Nowak started Jack McInerney, who’s shown great spark for the team lately, Sebastien Le Toux, and Veljko Paunovic up front, with Freddy Adu just behind them leading the midfield of Brian Carroll and Justin Mapp. The group will take some time to gel, but there’s a lot of talent there for defenses to manage, as we saw with FC Dallas’ need to take two penalties to stop them. Adu came off after a mostly uneventful 62 minutes, replaced with Danny Mwanga. I wouldn’t mind seeing those guys share the field in the future, but at least for the first night, Nowak wanted to use Mwanga as his game-changer in the second half. More on that in a minute.
The PK Unit
Even with Adu on the field now, the penalties were Le Toux’s to take. Seba has had a rough scoring season, having only potted one so far, also coming on the penalty kick. After scoring on the PK in the 35 minute to tie the match, Le Toux would do so again in the 84th.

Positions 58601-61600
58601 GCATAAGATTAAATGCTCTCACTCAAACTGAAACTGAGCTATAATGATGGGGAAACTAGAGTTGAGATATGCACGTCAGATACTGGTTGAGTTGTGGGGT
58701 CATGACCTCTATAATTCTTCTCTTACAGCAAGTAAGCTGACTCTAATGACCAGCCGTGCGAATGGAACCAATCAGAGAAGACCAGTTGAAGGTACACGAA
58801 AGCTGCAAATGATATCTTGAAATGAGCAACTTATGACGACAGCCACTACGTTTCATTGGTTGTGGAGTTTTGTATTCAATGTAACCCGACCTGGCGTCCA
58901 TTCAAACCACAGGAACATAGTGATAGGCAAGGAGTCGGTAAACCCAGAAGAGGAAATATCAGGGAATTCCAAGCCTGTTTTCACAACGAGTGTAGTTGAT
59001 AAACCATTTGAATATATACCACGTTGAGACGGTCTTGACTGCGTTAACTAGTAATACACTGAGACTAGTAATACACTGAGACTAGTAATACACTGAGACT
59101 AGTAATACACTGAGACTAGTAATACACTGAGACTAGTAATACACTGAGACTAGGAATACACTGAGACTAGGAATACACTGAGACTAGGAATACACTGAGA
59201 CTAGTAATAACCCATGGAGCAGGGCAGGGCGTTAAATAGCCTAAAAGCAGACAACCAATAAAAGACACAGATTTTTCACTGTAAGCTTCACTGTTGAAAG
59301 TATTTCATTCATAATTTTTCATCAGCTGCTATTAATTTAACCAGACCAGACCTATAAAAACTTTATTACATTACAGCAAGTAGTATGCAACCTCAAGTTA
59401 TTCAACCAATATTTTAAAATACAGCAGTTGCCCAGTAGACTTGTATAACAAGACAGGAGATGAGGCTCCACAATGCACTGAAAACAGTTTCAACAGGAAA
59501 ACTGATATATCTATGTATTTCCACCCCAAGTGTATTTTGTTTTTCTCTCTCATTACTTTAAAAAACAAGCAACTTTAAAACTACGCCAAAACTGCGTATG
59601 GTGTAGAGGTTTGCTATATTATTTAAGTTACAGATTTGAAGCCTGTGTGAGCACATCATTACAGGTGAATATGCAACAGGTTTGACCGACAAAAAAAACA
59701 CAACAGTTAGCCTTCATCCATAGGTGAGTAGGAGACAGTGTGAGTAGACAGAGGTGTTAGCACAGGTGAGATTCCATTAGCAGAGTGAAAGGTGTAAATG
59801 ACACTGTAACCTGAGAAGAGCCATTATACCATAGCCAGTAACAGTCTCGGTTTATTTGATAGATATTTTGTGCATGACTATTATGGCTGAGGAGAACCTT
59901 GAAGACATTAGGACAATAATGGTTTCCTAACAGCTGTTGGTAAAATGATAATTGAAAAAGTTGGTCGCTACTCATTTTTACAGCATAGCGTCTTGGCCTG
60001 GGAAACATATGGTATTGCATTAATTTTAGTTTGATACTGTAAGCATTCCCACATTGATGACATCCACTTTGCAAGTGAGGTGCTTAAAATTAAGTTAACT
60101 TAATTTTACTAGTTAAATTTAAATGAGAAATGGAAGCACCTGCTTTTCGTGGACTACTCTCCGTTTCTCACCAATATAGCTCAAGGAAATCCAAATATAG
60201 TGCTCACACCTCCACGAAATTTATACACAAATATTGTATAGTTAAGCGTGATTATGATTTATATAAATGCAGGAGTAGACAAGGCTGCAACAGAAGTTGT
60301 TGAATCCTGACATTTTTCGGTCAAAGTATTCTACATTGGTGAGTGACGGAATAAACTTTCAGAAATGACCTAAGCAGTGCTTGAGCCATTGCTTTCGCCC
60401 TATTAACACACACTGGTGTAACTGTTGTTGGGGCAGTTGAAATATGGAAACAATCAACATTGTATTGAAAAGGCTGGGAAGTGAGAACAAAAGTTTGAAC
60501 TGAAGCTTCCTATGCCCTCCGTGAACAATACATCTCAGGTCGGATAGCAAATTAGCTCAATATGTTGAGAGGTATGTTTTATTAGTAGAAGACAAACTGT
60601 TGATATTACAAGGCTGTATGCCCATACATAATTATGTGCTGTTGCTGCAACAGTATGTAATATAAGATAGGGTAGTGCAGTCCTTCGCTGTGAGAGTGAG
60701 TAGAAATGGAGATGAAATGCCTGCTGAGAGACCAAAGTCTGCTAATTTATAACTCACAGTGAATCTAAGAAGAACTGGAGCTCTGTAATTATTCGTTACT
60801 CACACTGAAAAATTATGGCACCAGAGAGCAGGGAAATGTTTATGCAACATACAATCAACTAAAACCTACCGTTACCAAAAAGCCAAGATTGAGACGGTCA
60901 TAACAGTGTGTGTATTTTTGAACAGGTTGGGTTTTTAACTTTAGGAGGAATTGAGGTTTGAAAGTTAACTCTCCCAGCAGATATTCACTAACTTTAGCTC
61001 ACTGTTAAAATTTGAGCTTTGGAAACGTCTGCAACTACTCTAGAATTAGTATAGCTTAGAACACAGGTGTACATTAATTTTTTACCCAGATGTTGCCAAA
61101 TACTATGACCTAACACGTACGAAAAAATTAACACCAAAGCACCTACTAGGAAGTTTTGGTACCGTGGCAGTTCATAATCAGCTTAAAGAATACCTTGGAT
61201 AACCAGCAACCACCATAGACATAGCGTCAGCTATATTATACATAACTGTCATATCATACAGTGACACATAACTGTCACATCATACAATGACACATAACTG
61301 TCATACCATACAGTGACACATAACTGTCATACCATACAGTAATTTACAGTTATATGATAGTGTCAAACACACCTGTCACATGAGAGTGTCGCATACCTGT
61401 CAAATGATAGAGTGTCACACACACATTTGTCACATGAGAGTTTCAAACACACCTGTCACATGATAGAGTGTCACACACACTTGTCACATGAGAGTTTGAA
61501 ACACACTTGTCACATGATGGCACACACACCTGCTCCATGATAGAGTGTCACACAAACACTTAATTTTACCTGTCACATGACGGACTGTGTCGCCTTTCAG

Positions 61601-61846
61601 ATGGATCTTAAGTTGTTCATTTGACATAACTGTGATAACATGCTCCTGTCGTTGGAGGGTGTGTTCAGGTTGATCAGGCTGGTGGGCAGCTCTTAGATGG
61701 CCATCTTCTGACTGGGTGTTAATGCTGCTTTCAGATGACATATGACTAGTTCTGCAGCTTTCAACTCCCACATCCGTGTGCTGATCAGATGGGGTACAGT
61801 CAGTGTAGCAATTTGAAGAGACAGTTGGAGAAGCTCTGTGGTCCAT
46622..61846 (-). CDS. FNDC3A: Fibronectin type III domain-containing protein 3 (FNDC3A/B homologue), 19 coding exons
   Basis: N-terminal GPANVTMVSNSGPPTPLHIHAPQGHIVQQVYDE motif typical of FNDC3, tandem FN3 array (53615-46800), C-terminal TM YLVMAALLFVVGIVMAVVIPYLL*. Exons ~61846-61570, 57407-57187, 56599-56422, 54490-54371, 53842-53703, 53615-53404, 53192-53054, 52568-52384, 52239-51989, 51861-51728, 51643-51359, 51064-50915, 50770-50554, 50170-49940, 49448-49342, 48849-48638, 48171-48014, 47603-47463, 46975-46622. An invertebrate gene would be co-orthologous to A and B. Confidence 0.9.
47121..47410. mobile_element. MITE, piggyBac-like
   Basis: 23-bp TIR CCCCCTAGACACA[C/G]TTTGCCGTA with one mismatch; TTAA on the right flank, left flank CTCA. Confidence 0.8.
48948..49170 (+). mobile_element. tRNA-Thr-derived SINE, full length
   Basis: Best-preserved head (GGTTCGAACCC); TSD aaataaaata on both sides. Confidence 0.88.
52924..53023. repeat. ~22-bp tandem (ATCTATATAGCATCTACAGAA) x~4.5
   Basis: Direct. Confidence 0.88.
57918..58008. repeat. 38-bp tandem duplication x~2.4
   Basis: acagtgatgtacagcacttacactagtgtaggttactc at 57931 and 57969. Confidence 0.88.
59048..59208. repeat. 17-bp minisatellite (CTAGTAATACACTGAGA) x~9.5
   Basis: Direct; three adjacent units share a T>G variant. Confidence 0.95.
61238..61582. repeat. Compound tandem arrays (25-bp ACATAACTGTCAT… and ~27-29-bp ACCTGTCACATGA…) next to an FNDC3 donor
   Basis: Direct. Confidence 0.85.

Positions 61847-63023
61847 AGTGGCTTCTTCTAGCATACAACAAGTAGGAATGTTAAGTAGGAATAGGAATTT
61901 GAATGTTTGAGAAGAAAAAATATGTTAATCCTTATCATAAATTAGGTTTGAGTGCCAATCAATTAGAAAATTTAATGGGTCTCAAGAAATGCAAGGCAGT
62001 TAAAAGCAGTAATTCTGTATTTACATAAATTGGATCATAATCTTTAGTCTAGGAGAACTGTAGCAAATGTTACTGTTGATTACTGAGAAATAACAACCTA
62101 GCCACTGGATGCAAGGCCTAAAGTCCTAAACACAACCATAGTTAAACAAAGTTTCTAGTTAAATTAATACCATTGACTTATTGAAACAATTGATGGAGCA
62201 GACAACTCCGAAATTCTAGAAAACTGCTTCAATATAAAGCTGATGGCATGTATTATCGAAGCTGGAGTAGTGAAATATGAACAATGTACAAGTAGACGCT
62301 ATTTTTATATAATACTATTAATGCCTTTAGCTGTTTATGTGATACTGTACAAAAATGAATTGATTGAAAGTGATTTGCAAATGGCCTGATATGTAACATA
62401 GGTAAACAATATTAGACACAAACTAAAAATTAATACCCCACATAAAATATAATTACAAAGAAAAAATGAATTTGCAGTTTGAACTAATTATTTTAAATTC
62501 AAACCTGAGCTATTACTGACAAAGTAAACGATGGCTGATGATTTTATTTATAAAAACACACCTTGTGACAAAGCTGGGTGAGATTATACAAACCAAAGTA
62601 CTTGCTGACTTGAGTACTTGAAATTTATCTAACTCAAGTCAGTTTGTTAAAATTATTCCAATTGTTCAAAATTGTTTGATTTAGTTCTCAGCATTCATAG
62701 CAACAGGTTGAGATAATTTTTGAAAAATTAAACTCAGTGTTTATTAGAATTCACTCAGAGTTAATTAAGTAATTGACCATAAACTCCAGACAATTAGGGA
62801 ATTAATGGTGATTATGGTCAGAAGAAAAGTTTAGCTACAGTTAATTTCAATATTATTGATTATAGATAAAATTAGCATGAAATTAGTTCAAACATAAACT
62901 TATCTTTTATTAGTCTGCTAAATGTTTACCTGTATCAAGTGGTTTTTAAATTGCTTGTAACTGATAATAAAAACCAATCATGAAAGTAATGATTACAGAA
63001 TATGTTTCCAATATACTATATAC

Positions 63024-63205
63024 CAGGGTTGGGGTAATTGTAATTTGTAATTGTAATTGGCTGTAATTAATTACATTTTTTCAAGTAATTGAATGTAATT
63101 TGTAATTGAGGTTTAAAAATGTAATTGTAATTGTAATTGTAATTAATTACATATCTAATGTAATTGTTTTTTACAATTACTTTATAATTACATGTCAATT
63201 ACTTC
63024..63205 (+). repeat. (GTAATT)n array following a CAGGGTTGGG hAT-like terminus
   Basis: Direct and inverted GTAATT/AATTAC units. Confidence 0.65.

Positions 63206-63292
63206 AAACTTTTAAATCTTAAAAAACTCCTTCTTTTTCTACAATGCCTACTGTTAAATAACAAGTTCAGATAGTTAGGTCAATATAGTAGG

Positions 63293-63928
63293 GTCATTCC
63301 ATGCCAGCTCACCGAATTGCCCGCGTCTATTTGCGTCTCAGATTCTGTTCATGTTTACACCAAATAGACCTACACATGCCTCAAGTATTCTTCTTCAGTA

The Union needed the pair of goals against the run of play, which was controlled by Dallas for most of the match. Maicon Santos buried an opportunistic volley on a terribly played ball by Valdes on a long throw in the 16th minute to give Dallas their first lead, and Brek Shea closed out the first half scoring by running toward a rebound in extra time. Shea’s 10th goal of the season was deflating in a similar fashion to Geoff Cameron’s equalizer last week against Houston.
Dallas held that lead for better than a half hour before the Union were once again awarded a penalty. And, once again, Le Toux lined up for it and buried it. After the second, which looked the same as the first but with more authority and a better fake, Le Toux skipped the celebration and ran into the net to get the ball to set it at midfield in the hopes of maybe seeing another goal for the Union. Dallas were down a man late in the game, but it would end in a 2-2 tie.